Lionel Trilling and the Critics: Opposing Selves

By John Rodden | Go to book overview

42
“The Literary Criticism of Lionel Trilling,” Twentieth Century
January 1958

E. B. Greenwood

E. B. Greenwood (1933—) read for his undergraduate degree at Oxford University, where he wrote a thesis on Matthew Arnold. Following his graduation in 1954, he taught in New Zealand, at the University of Glasgow. He is presently a professor at the University of Kent. Greenwood is a contributor to numerous British literary magazines and the author of Tolstoy: The Comprehensive Vision (1975) and F. R. Leavis (1978), the latter of whom Greenwood pronounces in his monograph “the greatest critic of the twentieth century.”

The appearance of Professor Trilling’s A Gathering of Fugitives is a sufficient occasion for trying to get his critical work as a whole into some kind of perspective. He is obviously a critic who has his roots in the nineteenth century. The very form of his books, that of a loose collection of essays which have previously appeared at various times and in various places, is that of Matthew Arnold’s or Ernest Renan’s.1 It was indeed the critical biography of Arnold which he wrote in the 1930s that gave him his orientation in criticism and ever since that time he has been at pains to emphasize the continuity between nineteenth- and twentieth-century literature. He reaffirms that continuity in his latest book:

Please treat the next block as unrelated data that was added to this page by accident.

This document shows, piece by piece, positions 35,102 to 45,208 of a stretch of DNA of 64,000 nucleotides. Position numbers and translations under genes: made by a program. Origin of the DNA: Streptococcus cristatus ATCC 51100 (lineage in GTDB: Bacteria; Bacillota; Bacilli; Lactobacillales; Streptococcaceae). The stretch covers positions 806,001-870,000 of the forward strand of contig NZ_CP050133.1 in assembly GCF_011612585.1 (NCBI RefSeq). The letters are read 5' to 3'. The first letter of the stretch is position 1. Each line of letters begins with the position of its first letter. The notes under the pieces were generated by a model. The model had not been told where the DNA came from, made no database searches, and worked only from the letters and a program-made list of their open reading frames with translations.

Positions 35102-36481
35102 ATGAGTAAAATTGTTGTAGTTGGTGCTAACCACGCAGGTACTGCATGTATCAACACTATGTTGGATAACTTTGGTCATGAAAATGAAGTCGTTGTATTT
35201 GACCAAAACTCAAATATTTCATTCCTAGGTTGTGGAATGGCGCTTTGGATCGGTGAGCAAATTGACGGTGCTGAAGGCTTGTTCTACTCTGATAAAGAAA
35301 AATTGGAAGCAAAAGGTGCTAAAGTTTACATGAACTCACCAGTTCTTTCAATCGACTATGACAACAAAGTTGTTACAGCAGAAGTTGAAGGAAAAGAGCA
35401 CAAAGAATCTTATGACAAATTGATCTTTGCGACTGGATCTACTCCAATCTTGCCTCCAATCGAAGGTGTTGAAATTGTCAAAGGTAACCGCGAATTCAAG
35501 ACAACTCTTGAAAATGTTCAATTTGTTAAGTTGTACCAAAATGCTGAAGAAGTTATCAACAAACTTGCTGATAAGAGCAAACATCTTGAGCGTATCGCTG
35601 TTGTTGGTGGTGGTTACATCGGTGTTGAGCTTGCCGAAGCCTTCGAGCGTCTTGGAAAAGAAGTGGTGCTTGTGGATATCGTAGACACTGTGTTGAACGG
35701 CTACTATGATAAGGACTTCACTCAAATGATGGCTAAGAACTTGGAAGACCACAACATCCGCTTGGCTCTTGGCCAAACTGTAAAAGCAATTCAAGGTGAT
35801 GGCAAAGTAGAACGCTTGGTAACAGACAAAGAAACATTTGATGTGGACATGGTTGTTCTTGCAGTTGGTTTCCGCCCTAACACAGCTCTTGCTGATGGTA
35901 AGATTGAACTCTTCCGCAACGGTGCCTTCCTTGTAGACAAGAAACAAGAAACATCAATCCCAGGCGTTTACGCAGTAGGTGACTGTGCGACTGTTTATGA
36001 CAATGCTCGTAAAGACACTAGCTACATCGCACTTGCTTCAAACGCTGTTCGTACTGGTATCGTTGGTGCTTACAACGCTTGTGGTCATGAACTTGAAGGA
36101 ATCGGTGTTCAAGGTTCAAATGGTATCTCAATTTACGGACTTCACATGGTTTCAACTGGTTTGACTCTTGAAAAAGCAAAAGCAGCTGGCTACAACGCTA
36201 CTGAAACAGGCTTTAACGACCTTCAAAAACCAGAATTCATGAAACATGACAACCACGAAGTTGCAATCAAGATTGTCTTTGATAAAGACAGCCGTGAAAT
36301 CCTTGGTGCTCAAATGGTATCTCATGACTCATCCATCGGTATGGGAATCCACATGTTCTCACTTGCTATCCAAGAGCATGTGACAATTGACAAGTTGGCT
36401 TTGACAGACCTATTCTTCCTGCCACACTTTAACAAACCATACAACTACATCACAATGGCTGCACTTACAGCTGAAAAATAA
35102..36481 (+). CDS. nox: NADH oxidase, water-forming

to read Kafka’s life and works under the aspect of the parental relations of,
say, Dombey and Son, of David Copperfield and of Little Dorrit (this last
especially pertinent with its overshadowing prisons and its Circumlocu-
tion Office in which no official may ever give an answer) is to understand
the perfect continuity of the twentieth century with the nineteenth.

Both the strength and weakness of Professor Trilling’s first two collections of essays lay in his overriding concern with ideas, with the drama of

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